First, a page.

“We need to develop new narratives to understand and appreciate urban watersheds and how they function” -David Fletcher, Flood Control Freakologies, The Infrastructural City
Minimalism, as an artistic movement, is characterized by a particular set of aesthetics and sculptural works. ‘Minimalism’ refers to the idea of reducing the artwork to the minimal amount of surfaces, shapes and textures, avoiding references to anything beyond itself as a physical, spatial object. This includes the avoidance of an embedded narrative, metaphor and context. Its forms are starkly geometric or platonic, devoid of ornamentation and generally lack hierarchy amongst elements that consist of neutral, or blank industrial surfaces.
The minimalist genre is just as often applied to design, including Mies’ influential ‘less is more’ axiom. However the term is rarely applied to civil engineering. What if we approached concrete drainage channels through the lens of minimalist art works in the landscape?
In its heyday, minimalist sculpture largely thrived in the rarefied, architectural vacuum of gallery space. Within such environments the only forces acting on the works were largely conceptual, via the weight of projective interpretations. The work itself was physically untouched or affected within the architectural setting. Donald Judd’s six reflective cubes are a great example of minimalist sculpture and this relationship. The cubes are composed of flawless industrial surfaces that reflect back on the space in which it is placed. Left untouched, the objects’ relationship to the controlled surroundings could persist unchanged in perpetuity.
But minimalist works placed in landscape exhibit more dynamic sets of relationships that actively test the conceptual and physical limits of the work. In short, architectural space preserves such works. Landscape does not. Compare Donald Judd’s reflective cubes to the blank canvas of the ubiquitous concrete flood control channels.
[The minimalist sculpture writ large: neutral industrial surfaces, simple geometric forms, and no ornamentation or embedded narrative. This could be L.A., but its one of many drainage channels in Albuquerque, New Mexico]
Chapters one and two of The Infrastructural City examine the legacy of 20th century water Infrastructure in Los Angeles, which as we discussed, was characterized by narrow, or unifunctional programming (conveying drinking water into the city, conveying storm water out of the city, etc.). These infrastructures were not minimally engineered in the way we conventionally mean it (they are quite robust and typically sized to handle 50 to 100 year storm events), but they are minimally engineered with regard to program, revealing striking parallels to minimalist sculpture.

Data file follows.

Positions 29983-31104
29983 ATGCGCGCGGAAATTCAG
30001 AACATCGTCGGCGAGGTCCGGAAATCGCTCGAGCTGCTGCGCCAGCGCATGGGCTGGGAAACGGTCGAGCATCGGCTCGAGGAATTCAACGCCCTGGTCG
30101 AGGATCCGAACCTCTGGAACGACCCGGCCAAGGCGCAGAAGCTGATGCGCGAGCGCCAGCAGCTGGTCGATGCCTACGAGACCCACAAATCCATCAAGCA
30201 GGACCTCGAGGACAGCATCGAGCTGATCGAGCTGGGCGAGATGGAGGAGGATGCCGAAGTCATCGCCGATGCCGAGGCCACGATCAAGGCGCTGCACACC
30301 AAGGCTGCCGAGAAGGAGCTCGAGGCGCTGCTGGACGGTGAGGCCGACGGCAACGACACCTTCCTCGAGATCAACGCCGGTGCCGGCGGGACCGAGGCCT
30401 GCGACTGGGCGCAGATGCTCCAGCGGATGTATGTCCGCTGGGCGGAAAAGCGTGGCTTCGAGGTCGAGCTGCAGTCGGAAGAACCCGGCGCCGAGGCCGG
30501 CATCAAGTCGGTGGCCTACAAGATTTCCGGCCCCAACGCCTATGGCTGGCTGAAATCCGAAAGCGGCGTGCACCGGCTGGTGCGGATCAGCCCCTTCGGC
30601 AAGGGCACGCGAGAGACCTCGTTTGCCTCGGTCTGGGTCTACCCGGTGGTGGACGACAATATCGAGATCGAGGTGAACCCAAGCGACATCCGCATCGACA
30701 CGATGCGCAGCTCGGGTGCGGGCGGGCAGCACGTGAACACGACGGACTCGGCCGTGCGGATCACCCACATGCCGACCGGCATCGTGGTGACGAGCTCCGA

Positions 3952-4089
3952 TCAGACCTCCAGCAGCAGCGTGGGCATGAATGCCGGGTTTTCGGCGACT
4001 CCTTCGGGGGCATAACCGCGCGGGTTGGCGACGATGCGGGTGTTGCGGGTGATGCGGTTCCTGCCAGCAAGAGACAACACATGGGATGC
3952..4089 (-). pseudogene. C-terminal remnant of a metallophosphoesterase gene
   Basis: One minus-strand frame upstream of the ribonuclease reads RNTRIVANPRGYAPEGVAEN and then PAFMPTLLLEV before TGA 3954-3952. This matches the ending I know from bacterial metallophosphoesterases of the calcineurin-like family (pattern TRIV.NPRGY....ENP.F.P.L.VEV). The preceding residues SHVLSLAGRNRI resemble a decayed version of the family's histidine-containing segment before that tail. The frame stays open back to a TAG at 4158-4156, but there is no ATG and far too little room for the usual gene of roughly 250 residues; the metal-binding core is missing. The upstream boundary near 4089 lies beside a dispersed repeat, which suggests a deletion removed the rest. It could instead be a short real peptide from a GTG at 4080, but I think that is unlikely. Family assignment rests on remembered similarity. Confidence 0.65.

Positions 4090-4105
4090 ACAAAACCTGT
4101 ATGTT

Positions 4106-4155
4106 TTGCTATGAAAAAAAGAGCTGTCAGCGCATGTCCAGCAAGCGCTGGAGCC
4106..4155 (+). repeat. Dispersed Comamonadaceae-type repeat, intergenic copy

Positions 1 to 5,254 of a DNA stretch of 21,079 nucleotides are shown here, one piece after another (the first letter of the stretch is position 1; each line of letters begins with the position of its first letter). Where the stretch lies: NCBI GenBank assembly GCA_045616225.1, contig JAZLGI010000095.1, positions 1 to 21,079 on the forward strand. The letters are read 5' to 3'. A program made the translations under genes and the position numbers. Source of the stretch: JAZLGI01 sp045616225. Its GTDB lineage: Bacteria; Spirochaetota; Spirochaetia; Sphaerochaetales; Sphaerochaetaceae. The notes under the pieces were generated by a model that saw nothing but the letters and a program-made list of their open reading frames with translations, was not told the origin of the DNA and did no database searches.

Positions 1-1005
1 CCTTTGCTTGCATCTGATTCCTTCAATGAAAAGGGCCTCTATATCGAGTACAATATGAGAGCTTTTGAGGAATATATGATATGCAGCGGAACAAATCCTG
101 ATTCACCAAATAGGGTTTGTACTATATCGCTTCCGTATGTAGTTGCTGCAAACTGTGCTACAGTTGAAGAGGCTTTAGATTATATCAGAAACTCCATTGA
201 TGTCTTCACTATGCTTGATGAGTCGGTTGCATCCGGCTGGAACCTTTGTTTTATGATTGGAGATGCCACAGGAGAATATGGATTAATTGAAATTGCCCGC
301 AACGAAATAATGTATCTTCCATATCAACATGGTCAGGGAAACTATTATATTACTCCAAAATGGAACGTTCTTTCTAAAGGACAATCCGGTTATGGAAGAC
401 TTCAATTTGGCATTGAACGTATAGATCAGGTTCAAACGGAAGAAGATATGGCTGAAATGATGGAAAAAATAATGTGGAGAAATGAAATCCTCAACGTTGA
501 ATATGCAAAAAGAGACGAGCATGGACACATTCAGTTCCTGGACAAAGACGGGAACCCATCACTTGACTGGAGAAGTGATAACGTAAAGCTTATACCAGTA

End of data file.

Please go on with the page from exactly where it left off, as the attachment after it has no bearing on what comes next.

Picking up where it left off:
[Moonee Ponds Creek, Melbourne, Australia. Before and after channelization]
Design strives to achieve a certain agency – to affect. Minimalist engineering does just that in a minimalist way: unifunctionally. The form and materiality of concrete storm channels are built around one dominant parameter: maximizing unobstructed flow. Their texture and materiality are used to maximize the vectoral and the acceleration of landscape processes.
The momentary storm events these Infrastructures are designed for occurs only on rare occasions, thus leaving spatial and programmatic voids in the urban fabric. And unlike architectural space, the voids are unavoidably occupied and co-opted. Unintended heterotopias emerge.
The singular precision of the infrastructure – a smooth, continuously sloped trapezoid extending to the horizon, serves as an open canvas to reveal the sublime beauty of narrowly defined programs in exterior space. The freakologies that David Fletcher describes: graffiti universities, itinerant shelters, weed colonies, the addition of treated sewage, and other aggregates of self-induced entropy, are innate responses to thrusting such reductive program into the activated contours of landscape. The emergent ecologies are the distorted forces of the expanded field re-asserting themselves as they claw out from beneath the thin concrete apron. The expanded field here is less a cultural construct, and more the tangible, visible forces of urbanized landscape revealed through unintentional effects of monumental art works.
(black and white photographs courtesy of the Los Angeles public library photo archives)